Being 15 in France is stressful because of the workload associated with school, but also full of opportunity because of the trust and independence given by family members.
The amount of school work teens receive is atrocious. Teens in France go to school 6 days out of the week. They go for 8 hours 4 days per week, and 4 hours 2 days per week. They also are expected to complete several hours of homework each night ("Life in a French School"). It also causes them to hardly have time to do activities that aren't related to school.
Although teens hardly have time outside of school, they find plenty of time to travel and experience great things. Teens travel by train by themselves. They grow up using public transportation (Sabes). They aren't allowed to drive without a parent in the car until they are 18 (Sabes). The amount of trust teenagers receive at such a young age causes them to become very responsible adults.
Through this process, by making connections, I learned that the lives of teenagers in France and America have many similarities, but a multitude of differences.
In their foundation, teens in both America and France are similar. Image and fashion are very important to teens in both France and America (Kranz). Most teens in both countries smoke cigarettes (Beardsley) and it is the responsibility of the parents to teach teens to conform to the rules of society (Kranz).
Despite the similarities in the lives of teenagers in France and America, their are many more differences. For example, schools in France focus on debate, philosophy, and logic (Kranz), while schools in America focus on creativity and self expression through extra-curricular activities. Also, teens are not allowed to drive without a parent in the car until they 18 years old (Sabes), unlike in the U.S. where they can drive without a parent at 16 years old.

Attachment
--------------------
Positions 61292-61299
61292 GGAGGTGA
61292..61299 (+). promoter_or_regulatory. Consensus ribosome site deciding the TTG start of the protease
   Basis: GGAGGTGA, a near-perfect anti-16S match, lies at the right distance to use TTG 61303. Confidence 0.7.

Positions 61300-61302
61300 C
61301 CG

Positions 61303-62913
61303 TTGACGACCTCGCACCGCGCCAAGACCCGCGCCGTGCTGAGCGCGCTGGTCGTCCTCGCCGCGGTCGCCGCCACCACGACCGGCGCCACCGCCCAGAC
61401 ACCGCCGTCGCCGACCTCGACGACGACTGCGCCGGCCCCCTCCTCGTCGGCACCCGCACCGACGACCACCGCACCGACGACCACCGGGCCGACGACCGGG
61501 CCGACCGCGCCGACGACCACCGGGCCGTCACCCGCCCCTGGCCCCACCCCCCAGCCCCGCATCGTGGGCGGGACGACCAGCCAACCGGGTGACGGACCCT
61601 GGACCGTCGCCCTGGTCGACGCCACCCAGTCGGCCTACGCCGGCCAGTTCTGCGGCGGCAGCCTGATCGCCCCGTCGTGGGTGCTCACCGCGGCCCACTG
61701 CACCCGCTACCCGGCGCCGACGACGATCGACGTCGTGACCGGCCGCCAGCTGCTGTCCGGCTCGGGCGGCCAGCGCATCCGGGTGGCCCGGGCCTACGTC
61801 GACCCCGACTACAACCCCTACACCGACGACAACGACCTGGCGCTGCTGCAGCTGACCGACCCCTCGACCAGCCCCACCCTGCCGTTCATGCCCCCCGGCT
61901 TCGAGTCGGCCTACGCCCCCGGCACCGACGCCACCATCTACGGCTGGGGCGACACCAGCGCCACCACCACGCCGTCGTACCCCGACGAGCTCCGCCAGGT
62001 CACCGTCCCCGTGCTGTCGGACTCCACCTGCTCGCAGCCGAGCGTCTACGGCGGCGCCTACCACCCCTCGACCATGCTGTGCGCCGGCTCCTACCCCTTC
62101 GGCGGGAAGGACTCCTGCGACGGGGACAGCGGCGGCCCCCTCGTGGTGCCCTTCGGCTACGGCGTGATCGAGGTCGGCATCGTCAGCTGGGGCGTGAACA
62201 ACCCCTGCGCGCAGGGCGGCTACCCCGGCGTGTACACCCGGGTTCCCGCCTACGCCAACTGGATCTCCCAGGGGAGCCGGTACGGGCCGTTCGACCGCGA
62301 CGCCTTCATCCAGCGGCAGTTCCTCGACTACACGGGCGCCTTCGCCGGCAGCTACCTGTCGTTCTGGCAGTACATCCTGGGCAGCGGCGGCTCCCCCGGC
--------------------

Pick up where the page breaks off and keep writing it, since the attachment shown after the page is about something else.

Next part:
While the similarities between the two country's are to be expected, the differences are intriguing and peak my interest in the country.
Just a thought...
Schools in France focus on debate, philosophy, and logic which makes it difficult for students to express themselves creatively in school. I find this interesting because France is home to many famous artists and clothing designers.
Beardsley, Eleanor. “For French Teens, Smoking Still Has More Allure Than Stigma.” NPR, NPR, 15 Aug. 2016, www.npr.org/sections/parallels/2016/08/15/480128005/for-french-teens-smoking-still-has-more-allure-than-stigma.
Kranz, Nickie. Teens in France. Minneapolis, MN, Compass Point, 2008.
“Life in a French School.” Bbc.co.uk, BBC, www.bbc.co.uk/education/guides/zw849j6/revision.
Lunsford, Andrea A. et al. EasyWriter: a High School Reference. Boston, Bedford/St. Martin's, 2015.
Sabes, By Sylvia. “Negotiating à La Française: The Meaning of Non.” HiP Paris Blog, Sylvia Sabes, 8 July 2016, hipparis.com/tag/sylvia-sabes/.
Zimmermann, Kim Ann. “French Culture: Customs &Amp; Traditions.” LiveScience, Purch, 21 Jan. 2015, www.livescience.com/39149-french-culture.html.